For the People, by the People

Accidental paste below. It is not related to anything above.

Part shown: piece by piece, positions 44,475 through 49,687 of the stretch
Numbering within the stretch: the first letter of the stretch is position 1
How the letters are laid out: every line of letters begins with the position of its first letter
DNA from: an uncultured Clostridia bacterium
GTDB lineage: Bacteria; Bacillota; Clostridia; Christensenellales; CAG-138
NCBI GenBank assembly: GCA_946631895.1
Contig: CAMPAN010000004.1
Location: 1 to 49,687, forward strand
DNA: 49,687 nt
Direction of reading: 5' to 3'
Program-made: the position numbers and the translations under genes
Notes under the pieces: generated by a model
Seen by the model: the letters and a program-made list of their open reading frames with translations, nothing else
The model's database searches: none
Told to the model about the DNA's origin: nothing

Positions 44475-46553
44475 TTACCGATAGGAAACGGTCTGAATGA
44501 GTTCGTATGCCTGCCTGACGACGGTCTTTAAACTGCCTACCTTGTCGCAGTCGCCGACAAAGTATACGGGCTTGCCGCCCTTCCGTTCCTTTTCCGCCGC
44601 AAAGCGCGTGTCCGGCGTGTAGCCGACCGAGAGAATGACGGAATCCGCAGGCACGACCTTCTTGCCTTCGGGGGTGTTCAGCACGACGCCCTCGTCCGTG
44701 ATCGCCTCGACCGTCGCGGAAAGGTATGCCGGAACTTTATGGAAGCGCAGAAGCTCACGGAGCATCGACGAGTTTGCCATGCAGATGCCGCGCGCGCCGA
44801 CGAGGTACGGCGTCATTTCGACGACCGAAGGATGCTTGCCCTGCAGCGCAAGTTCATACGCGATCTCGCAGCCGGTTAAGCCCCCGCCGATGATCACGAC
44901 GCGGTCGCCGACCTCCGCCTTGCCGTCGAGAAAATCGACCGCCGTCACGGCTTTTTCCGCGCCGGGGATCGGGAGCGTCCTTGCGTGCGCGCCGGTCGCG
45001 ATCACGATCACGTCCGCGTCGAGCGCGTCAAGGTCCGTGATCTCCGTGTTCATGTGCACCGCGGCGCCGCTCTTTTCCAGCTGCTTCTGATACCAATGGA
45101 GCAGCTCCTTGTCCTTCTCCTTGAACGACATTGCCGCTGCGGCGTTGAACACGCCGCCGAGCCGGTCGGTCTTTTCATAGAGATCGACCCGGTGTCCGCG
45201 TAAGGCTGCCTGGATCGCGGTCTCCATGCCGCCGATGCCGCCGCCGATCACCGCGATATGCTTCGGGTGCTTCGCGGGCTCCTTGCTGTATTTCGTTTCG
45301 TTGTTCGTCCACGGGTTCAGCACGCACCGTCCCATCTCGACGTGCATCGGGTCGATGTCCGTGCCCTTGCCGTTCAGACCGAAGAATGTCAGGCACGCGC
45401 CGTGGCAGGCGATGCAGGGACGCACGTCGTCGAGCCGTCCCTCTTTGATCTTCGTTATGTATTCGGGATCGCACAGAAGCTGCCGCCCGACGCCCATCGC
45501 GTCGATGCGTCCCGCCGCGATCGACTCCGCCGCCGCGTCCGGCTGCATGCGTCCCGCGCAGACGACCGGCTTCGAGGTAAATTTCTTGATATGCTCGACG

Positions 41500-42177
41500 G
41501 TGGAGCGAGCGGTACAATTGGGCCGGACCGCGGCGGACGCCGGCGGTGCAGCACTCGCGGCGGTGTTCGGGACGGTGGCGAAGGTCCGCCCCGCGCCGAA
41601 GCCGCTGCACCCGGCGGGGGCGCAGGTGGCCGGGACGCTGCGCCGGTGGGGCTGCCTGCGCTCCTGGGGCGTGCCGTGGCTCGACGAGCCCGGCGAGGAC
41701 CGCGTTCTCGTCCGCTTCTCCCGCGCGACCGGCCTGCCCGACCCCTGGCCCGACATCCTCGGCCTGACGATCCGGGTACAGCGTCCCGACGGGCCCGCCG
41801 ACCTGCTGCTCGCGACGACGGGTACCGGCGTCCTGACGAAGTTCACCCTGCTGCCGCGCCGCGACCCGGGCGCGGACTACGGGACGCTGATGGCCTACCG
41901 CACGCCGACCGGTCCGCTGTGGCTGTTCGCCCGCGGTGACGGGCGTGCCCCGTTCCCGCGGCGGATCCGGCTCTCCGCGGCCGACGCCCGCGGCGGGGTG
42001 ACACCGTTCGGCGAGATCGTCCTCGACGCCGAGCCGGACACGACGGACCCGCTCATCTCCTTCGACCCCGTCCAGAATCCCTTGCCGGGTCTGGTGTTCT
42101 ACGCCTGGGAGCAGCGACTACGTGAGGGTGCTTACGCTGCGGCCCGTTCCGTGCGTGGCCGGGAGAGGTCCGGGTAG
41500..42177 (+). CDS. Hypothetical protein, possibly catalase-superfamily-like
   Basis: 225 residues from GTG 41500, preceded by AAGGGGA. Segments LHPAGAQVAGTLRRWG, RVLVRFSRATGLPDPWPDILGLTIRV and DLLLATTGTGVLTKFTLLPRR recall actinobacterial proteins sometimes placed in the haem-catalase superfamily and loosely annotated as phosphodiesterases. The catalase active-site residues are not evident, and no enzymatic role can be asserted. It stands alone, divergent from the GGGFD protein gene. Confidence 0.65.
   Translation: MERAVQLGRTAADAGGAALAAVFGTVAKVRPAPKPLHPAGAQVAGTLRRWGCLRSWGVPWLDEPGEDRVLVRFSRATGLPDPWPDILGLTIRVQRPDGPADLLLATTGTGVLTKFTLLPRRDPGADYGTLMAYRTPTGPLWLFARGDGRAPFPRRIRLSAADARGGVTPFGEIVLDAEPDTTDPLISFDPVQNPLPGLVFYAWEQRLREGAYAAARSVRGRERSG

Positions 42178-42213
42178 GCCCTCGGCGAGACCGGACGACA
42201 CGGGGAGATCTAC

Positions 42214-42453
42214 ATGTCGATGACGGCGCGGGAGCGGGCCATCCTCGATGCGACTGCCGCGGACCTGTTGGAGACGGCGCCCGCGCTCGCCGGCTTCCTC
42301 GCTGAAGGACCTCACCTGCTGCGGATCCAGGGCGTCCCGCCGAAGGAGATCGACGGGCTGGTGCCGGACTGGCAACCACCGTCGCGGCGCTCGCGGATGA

You might remember back in 2017 when I wrote “Hop: How instant messaging should have been done decades ago” which was about an instant messaging app (now called Spike) that didn’t lock you in and force you to peer pressure your friends or colleagues into using the same app. Delta Chat’s concept is similar, but the approach is different. Delta Chat takes a completely open and honest approach to messaging and puts the user in control as much as possible. You can lock it down as much as you want, put everything behind a VPN, make it all work only within your business’s building, or share messages with the entire world. You can also copy the source code and make your own version of the app with different features for free. You have complete control! That kind of freedom is especially important for users in countries where people have been burned by technology dictatorships.